This kept with tradition; the Cubs have still never won in the Bronx, dropping all 12 matchups, including four World Series games in the 1930s. It also reflected the mantra of the current Yankees, who know how good they are and seem desperate to prove it every day, a rare mix of ego and drive that defines the very best teams.
“I would say we’re very complete with our wins, whereas some of the teams in the past, if we didn’t hit homers, sometimes we didn’t come out with wins,” the outfielder and designated hitter Giancarlo Stanton said. “But we’re finding all different types of ways to beat teams. If you give us an extra out, we’re capitalizing on it and just being tough on the opponent, trying to sweep everybody. You’re not going to get everybody, but that’s the mind-set.”
On Saturday, Stanton hammered a curveball off the facing of the low-hanging second deck in left; it bounded back over the lower seats and landed on the field. It was the hardest-hit homer in the majors this season, at 119.8 miles per hour off the bat, and the poor Cubs pitcher, a rookie right-hander named Matt Swarmer, ducked and turned — eyes wide, mouth agape — as it sizzled overhead. Nobody hits a ball quite like Stanton.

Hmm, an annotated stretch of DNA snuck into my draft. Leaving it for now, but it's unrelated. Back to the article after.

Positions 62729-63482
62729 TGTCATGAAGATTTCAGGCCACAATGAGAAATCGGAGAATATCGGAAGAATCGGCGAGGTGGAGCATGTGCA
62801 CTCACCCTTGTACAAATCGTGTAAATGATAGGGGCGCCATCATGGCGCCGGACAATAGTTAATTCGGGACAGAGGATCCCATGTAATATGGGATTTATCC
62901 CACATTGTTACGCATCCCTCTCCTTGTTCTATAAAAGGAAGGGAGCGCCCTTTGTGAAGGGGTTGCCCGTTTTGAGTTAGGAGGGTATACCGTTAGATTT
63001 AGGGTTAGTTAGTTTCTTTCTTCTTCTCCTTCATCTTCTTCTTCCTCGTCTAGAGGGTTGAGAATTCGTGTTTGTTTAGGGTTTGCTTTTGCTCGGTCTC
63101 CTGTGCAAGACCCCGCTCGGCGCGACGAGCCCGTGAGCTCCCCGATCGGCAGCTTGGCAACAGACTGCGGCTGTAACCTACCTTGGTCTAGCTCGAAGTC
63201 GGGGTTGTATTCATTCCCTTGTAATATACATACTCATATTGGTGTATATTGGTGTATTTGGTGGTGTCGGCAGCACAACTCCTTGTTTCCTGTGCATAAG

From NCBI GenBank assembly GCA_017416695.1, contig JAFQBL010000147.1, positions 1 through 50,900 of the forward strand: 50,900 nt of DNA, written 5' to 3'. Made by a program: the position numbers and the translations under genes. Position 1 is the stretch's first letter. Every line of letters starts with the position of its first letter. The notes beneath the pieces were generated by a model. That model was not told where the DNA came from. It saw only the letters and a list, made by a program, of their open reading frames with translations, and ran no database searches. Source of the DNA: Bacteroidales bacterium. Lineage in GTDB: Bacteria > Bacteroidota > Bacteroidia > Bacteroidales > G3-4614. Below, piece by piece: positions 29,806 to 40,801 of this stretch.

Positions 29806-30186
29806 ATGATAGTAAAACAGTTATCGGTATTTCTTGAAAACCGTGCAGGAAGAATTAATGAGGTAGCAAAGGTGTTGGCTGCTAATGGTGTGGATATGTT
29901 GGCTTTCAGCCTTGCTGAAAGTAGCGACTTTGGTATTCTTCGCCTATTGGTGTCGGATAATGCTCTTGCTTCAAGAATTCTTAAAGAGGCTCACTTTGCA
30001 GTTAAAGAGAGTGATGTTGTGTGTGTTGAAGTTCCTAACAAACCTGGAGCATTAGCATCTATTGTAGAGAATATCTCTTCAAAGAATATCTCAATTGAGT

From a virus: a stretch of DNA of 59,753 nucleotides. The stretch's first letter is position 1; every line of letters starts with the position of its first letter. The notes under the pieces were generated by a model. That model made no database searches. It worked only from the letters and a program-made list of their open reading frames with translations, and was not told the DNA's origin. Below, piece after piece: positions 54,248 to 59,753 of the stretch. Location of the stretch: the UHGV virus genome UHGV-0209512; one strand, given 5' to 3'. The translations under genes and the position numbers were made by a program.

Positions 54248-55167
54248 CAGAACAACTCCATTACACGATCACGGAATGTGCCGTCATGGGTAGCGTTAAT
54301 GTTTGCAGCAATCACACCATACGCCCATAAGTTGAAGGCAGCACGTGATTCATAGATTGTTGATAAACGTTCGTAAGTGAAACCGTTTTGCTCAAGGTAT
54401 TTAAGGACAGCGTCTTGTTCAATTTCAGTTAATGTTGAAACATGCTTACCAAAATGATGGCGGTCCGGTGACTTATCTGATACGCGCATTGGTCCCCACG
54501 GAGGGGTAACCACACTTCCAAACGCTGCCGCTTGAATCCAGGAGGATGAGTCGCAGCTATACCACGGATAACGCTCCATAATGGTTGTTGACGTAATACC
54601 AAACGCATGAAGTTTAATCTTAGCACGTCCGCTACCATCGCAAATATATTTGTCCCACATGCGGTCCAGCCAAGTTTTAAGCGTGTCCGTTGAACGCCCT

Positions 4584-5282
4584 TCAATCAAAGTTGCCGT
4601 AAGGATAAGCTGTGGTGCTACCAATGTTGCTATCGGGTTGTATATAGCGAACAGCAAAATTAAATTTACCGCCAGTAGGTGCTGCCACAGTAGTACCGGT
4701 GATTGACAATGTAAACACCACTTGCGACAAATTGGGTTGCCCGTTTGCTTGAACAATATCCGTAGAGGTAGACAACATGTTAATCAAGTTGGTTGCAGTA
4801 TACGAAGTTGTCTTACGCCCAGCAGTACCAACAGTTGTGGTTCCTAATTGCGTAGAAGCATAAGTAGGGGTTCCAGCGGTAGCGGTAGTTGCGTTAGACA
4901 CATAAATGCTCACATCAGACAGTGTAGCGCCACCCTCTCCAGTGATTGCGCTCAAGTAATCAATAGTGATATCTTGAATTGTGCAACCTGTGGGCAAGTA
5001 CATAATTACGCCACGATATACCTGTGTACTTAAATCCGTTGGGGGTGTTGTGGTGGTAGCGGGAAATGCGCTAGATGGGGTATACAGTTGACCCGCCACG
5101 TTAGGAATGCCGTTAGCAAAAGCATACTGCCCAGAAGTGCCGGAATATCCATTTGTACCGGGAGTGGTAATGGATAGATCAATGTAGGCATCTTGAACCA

“You’re weird,” Manager Aaron Boone told him in the dugout. It was high praise.
The Yankees are thriving in every area; they have scored the most runs in the American League and allowed the fewest in the majors. Their payroll, around $247 million, ranks third overall behind the Mets and the Dodgers. They sustain a star-driven business strategy with imports like Stanton and the star starter Gerrit Cole, but develop from within and hunt for bargains (Nestor Cortes, Clay Holmes, Isiah Kiner-Falefa, Jose Trevino) like everyone else.
The pieces fit especially well this season, maybe well enough to deliver that elusive 28th championship; the next couple of weeks, against Tampa Bay, Toronto and Houston, will be a better barometer of the Yankees’ chances.
In any case, the rest of the schedule is really just a long — but fun — warm-up for the postseason. As the Cubs and others ride the waves of contending and rebuilding, the Yankees are doing what they always do. They are just doing it better than they have in a long time.